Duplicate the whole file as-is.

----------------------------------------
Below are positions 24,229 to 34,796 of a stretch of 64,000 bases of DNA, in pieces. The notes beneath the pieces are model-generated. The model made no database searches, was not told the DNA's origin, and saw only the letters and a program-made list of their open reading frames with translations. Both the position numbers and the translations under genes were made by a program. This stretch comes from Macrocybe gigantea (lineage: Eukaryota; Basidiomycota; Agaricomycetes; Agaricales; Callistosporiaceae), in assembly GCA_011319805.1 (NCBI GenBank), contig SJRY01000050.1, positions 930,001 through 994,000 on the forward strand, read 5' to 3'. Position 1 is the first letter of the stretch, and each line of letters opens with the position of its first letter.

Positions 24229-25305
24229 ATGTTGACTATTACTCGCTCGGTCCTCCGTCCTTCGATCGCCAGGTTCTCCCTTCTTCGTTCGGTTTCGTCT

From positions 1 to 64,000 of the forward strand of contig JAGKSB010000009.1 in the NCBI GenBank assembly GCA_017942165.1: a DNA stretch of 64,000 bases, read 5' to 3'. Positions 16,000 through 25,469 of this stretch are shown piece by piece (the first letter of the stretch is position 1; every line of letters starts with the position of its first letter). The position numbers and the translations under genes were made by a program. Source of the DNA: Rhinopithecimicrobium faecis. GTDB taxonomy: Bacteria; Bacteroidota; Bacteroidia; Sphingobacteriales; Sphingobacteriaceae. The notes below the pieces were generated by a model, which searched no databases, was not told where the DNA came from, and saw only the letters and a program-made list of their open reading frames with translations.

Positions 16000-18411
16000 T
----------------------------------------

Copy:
Below are positions 24,229 to 34,796 of a stretch of 64,000 bases of DNA, in pieces. The notes beneath the pieces are model-generated. The model made no database searches, was not told the DNA's origin, and saw only the letters and a program-made list of their open reading frames with translations. Both the position numbers and the translations under genes were made by a program. This stretch comes from Macrocybe gigantea (lineage: Eukaryota; Basidiomycota; Agaricomycetes; Agaricales; Callistosporiaceae), in assembly GCA_011319805.1 (NCBI GenBank), contig SJRY01000050.1, positions 930,001 through 994,000 on the forward strand, read 5' to 3'. Position 1 is the first letter of the stretch, and each line of letters opens with the position of its first letter.

Positions 24229-25305
24229 ATGTTGACTATTACTCGCTCGGTCCTCCGTCCTTCGATCGCCAGGTTCTCCCTTCTTCGTTCGGTTTCGTCT

From positions 1 to 64,000 of the forward strand of contig JAGKSB010000009.1 in the NCBI GenBank assembly GCA_017942165.1: a DNA stretch of 64,000 bases, read 5' to 3'. Positions 16,000 through 25,469 of this stretch are shown piece by piece (the first letter of the stretch is position 1; every line of letters starts with the position of its first letter). The position numbers and the translations under genes were made by a program. Source of the DNA: Rhinopithecimicrobium faecis. GTDB taxonomy: Bacteria; Bacteroidota; Bacteroidia; Sphingobacteriales; Sphingobacteriaceae. The notes below the pieces were generated by a model, which searched no databases, was not told where the DNA came from, and saw only the letters and a program-made list of their open reading frames with translations.

Positions 16000-18411
16000 T